14. JAWED BALLS. If two or more balls are locked between the jaws or side of the
pocket, with one or more suspended in air, the referee shall inspect the balls in
position and follow this procedure; he shall visually (or physically if he desires)
project each ball directly downward from it’s locked position; any ball that, in his
judgement, would fall in the pocket if so moved directly downward is a pocketed
ball, while any ball that would come to rest on the bed of the table is not pocketed. The balls are then placed according to the referee’s assessment, and play continues according to specific game rules as if no locking or jawing of balls had
15. NON-PLAYER INTERFERENCE. If the balls are moved (or a player is bumped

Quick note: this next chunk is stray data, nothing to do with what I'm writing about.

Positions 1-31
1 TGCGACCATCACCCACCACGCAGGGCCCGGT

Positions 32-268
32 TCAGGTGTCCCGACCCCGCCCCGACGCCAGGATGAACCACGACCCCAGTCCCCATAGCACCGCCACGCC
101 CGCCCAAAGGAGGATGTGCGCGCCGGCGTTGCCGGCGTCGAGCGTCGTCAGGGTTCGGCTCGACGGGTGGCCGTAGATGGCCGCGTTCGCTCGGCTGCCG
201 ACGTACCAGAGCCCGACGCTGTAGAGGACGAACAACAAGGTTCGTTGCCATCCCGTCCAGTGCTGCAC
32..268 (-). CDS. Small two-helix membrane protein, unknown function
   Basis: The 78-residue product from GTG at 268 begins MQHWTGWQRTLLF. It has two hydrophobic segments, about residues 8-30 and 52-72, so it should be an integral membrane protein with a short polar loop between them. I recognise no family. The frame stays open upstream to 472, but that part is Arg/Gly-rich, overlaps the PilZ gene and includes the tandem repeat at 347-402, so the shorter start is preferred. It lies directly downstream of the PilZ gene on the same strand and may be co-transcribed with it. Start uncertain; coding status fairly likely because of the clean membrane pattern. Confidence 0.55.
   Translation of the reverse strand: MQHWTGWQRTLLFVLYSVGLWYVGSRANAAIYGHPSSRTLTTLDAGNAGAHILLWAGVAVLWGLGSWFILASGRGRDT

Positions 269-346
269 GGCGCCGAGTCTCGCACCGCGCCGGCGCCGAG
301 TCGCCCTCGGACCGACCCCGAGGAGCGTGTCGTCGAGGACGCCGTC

such that play is directly affected) by a non-player during a match, the balls shall
be replaced as near as possible to their original positions immediately prior to the
incident, and play shall resume with no penalty on the player affected. If the
match is officiated, referee shall replace the balls. This rule shall also apply to
“act of God” interference, such as earthquake, hurricane, light fixture falling,
power failure, etc.
16. PLAY BY INNINGS. Players alternate turns (innings) at the table, with a player’s
inning ending when he either fails to legally pocket a ball, or fouls. When an
inning ends free of a foul, the incoming player accepts the table in position.
This applies to any shot where the cue ball’s first contact with a ball is with
one that is frozen to a cushion or to the cue ball itself. After the cue ball
makes contact with the frozen ball, the shot must result in either:
a) A ball being pocketed, or;